Integrated approaches 

The presented project explores the combination of microwave catalysis (e.g., microwave-Fenton-like reactions) and membrane filtration into a hybrid multifunctional filtration system. Compared to other reactive membranes (e.g., photocatalytic, electrochemical and sonication membranes), the major innovation consists of the novel catalysts that are impregnated on membranes to utilize microwave energy for pollutant degradation reactions and the novel membrane filter design that must permit efficient microwave reactions and liquid filtration without significant energy loss (e.g., water heating) or microwave leakage. 

First, this technology largely prevents typical membrane fouling caused by various processes such as cake layer accumulation, concentration polarization or pores clogging by particles, colloids, macromolecules, or organic matters. Moreover, there are diverse trace-level, small-molecule sized recalcitrant organic pollutants and microbes that could challenge membrane filtration. Viruses, for instance, may have sizes of less than 100 nm and thus pass through many membranes. Our designed microwave catalytic membrane filtration system enables effective virus inactivation via the generation of reactive oxygen species (ROS) as well as pore trapping or blocking. In addition, microwave energy penetration and utilization in this catalyst-impregnated membrane interface is challenged by factors such as water absorption that leads to undesirable microwave energy loss and water heating. Thus, it is imperative to evaluate the microwave penetration by membrane/water interfaces via experiments and modeling. 

Social and economic impacts 

This project ultimately promotes the development of reactive, durable, and sustainable hybrid membrane systems with goals of upgrading passive membrane filtration to the next generation of reactive membranes that proactively degrade water contaminants and prevent surface fouling. The result of the project furthers the fundamental understanding of membrane filtration with microwave irradiation and catalysis. This knowledge, in turn has the potential to promote green manufacturing processes for membranes in order to reduce hazardous material use or release. The research outcomes address both the challenges in the efficient removal of recalcitrant organic micropollutants (e.g., poly fluorinated compounds, pharmaceutical, and other industrial contaminants) and microbial pathogens in water or ultrapure water production, and also pave the way toward chemical separation or conversion in chemical processing industries. A suite of interdisciplinary research training and educational activities in collaborations with industrial partners are being made available to faculty, graduate and undergraduate students through integrated lectures, field trips, and technical workshops or seminars. The team is also working with industrial partnerships (e.g., Sterlitech and Geosyntech) to promote commercialization of the technology in water and soil remediation as well as air disinfection to mitigate airborne pathogen exposure/risks (e.g., COVID 19 viral spread).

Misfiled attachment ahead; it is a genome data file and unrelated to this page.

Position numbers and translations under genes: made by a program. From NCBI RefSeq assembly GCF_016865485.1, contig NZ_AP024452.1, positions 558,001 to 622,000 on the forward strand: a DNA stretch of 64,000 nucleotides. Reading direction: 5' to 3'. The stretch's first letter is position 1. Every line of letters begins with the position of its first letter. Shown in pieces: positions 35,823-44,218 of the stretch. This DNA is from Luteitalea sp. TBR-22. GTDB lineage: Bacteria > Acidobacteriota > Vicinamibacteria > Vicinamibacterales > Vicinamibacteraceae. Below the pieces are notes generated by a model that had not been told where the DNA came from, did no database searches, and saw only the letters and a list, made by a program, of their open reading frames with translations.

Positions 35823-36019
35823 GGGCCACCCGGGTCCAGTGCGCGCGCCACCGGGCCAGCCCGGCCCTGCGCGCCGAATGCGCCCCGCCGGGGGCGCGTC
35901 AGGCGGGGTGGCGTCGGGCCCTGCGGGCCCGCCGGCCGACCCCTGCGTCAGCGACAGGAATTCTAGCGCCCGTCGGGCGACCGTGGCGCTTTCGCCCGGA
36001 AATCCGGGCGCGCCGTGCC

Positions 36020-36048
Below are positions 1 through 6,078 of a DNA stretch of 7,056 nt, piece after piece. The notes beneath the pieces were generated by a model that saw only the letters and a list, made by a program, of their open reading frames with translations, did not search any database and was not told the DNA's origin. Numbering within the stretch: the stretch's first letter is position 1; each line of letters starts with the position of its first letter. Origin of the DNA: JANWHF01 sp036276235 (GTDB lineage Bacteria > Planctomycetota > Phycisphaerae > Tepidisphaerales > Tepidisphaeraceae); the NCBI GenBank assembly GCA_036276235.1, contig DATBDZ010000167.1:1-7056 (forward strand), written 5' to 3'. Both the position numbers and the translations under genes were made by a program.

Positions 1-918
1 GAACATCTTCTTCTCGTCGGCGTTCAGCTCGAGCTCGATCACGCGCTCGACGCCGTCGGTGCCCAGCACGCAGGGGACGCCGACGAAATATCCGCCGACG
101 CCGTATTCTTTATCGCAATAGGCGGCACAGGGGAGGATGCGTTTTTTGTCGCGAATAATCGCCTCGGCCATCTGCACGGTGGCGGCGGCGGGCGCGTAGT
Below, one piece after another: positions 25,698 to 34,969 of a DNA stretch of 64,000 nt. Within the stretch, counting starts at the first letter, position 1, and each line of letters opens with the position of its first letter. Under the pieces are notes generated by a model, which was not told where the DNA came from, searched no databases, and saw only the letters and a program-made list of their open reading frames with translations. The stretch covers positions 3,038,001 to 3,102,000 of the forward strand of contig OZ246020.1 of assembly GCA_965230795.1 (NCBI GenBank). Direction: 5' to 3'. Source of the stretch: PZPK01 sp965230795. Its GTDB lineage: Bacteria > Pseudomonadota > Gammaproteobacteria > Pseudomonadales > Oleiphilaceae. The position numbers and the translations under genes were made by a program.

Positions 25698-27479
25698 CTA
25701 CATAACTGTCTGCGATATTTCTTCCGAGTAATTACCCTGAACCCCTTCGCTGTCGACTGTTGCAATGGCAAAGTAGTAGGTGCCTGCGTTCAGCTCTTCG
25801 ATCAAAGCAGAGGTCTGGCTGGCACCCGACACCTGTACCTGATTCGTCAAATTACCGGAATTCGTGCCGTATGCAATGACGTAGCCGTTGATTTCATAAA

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Click images to enlarge in separate window.

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Dr. Zhang’s project and the underlying patent titled Microwave-assisted Antifouling Membrane Filtration System, U.S. Patent 10,583,402, was selected to be honored as a 2022 Edison Patent Award Winner in the Emerging Technology category at the Council’s 43rd Edison Patent Awards Ceremony on November 3, 2022, which honors the best and the brightest of the state’s innovators and patent holders. Together with Dr. Wen Zhang, the NJIT’s president Dr. Teik Lim and NJIT First Lady, Mrs. Gina Lim as well as the Provost and Senior Executive Vice President, Dr. Atam Dhawan, CEE Department Chair, Dr. Taha Marhaba and a few other NJIT staff members and industrial collaborator attended this award ceremony.

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NJIT’s website page reporting Dr. Zhang’s award recognition. https://news.njit.edu/njit-watertreatment-specialist-wins-edison-patent-award

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(a) The MS2 suspension was pumped into filtration system by peristaltic pump

(b) The dead-end filtration mode in the microwave oven.

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Fangzhou Liu with his microwave-assisted membrane filtration system was selected as NJIT news cover.

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Fig. 1. (a) Schematics of the microwave-irradiated membrane filtration to treat PFAS in water; (b) A mobile tractor hauling a microwave source to irradiate the contaminated topsoil; (c) Inserting microwave waveguides into deep soil for PFAS treatment.

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Ph.D. student, Fangzhou Liu is presenting his poster on Microwave-assisted Catalytic Inactivation for Bacteriophage MS2 on 2021 NAMS conference

Ph.D. student, Fangzhou Liu is presenting talk on Microwave-assisted Catalytic Inactivation for Bacteriophage MS2 on 2021 ACS conference

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Fangzhou is teaching a lab class for master student about MS2 propagation and disinfection via microwave catalytic technology

Jeffrey Luk, (Undergraduate student) mentored by Fangzhou, is presenting his project Inactivation of MS2 Bacteriophage for Water Disinfection via Microwave Irradiation in the presence of Microwave-adsorbing Catalysts

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Saachi Kuthari, sophomore at Millburn High School, New Jersey. This high school intern is propagating bacteriophage MS2 under the guidance of her Ph.D. student mentor (Fangzhou Liu).

Wanyi Fu Wins the Student Award from the NJ Water Environment Association

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Dr. Wen Zhang (left) and his industrial partner (Dr. Likun Hua) from BRISEA Inc. in the booth presentation in 2019 TechConnect World in Boston, MA, organized by the EPA P3 program.

Sterilized workstation for revival, propagation and counting of bacteriophage MS2

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The temperature of permeate outlet port was monitored by IR Infrared Thermal Imaging Camera (Model HTI-19).